A U.S. judge rejected American Express Co.'s settlement with merchants over credit card fees after finding the plaintiffs' lawyer tainted the deal by exchanging confidential information with an attorney for MasterCard Inc.
A conference is now scheduled in Brooklyn, New York, federal court for Oct. 5, when the next steps in the litigation may be determined.
Small merchants supported the settlement that required Amex to change its rules on credit card surcharges, while dozens of retailers, including Wal-Mart Stores Inc., said it didn't go far enough. The retailers also oppose a separate $5.7 billion swipe fee settlement with MasterCard and Visa Inc. claiming it's not big enough and the terms are too restrictive.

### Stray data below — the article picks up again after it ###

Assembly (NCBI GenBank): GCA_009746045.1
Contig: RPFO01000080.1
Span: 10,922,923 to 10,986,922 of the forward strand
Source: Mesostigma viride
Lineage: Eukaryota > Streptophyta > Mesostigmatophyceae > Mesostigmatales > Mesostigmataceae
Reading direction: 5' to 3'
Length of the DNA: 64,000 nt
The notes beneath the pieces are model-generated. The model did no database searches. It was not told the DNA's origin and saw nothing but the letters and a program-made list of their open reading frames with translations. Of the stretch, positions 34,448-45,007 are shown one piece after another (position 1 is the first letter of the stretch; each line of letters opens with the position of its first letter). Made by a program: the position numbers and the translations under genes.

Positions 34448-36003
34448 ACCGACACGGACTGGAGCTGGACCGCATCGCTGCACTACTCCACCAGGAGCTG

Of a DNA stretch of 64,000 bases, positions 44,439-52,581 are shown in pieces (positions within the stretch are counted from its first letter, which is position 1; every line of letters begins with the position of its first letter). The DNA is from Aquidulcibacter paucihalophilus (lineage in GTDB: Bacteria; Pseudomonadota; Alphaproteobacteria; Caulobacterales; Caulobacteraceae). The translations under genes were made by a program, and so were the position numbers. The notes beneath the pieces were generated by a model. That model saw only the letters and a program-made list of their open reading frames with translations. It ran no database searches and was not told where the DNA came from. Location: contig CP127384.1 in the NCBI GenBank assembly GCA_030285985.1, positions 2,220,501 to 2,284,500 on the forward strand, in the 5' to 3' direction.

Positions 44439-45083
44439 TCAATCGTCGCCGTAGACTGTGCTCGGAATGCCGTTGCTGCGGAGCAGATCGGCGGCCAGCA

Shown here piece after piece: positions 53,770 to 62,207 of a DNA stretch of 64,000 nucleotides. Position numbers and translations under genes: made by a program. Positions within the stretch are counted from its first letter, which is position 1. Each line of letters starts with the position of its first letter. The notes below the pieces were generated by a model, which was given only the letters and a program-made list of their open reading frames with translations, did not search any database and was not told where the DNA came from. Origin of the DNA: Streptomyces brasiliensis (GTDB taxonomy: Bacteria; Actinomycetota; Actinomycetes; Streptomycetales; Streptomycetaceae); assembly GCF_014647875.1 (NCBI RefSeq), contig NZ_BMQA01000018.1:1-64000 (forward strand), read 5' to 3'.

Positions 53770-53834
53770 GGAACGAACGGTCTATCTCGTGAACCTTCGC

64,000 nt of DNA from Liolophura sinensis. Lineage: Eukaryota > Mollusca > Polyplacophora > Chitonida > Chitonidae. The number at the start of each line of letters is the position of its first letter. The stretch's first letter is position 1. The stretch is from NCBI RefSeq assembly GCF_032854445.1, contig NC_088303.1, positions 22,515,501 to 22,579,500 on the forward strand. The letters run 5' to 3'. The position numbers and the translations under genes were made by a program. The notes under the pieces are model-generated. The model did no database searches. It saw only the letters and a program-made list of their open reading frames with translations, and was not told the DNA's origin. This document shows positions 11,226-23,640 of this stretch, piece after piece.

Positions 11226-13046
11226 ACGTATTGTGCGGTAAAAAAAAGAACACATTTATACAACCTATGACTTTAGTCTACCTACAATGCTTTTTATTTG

The retailers used an exchange of e-mails between the plaintiffs' lead lawyer Gary Friedman and Keila Ravelo, who represented MasterCard in a separate case, to support their claims that the deals were rigged.
"Friedman's bringing MasterCard's counsel into the negotiating process created a conflict between class members and class counsel," U.S. District Judge Nicholas Garaufis said Tuesday in the ruling, throwing out the settlement. There was a risk "that Friedman, with Ravelo in his ear, negotiated settlement terms that are worse for class members."
Under the settlement announced in 2013, American Express agreed to end a company policy that compelled merchants to charge the same fee regardless of the card that was used. In a separate antitrust dispute, the U.S. Justice Department won a ruling in February requiring the company to drop many of its merchant rules. Amex has challenged that ruling.
The New York-based card company is "disappointed in the court's decision to deny final approval of the settlement," Sanette Chao, an Amex spokeswoman, said in a statement. "We continue to believe the agreement was fair."
The case is American Express Anti-Steering Rules Antitrust Litigation, 1:11-md-2221, U.S. District Court, Eastern District of New York (Brooklyn).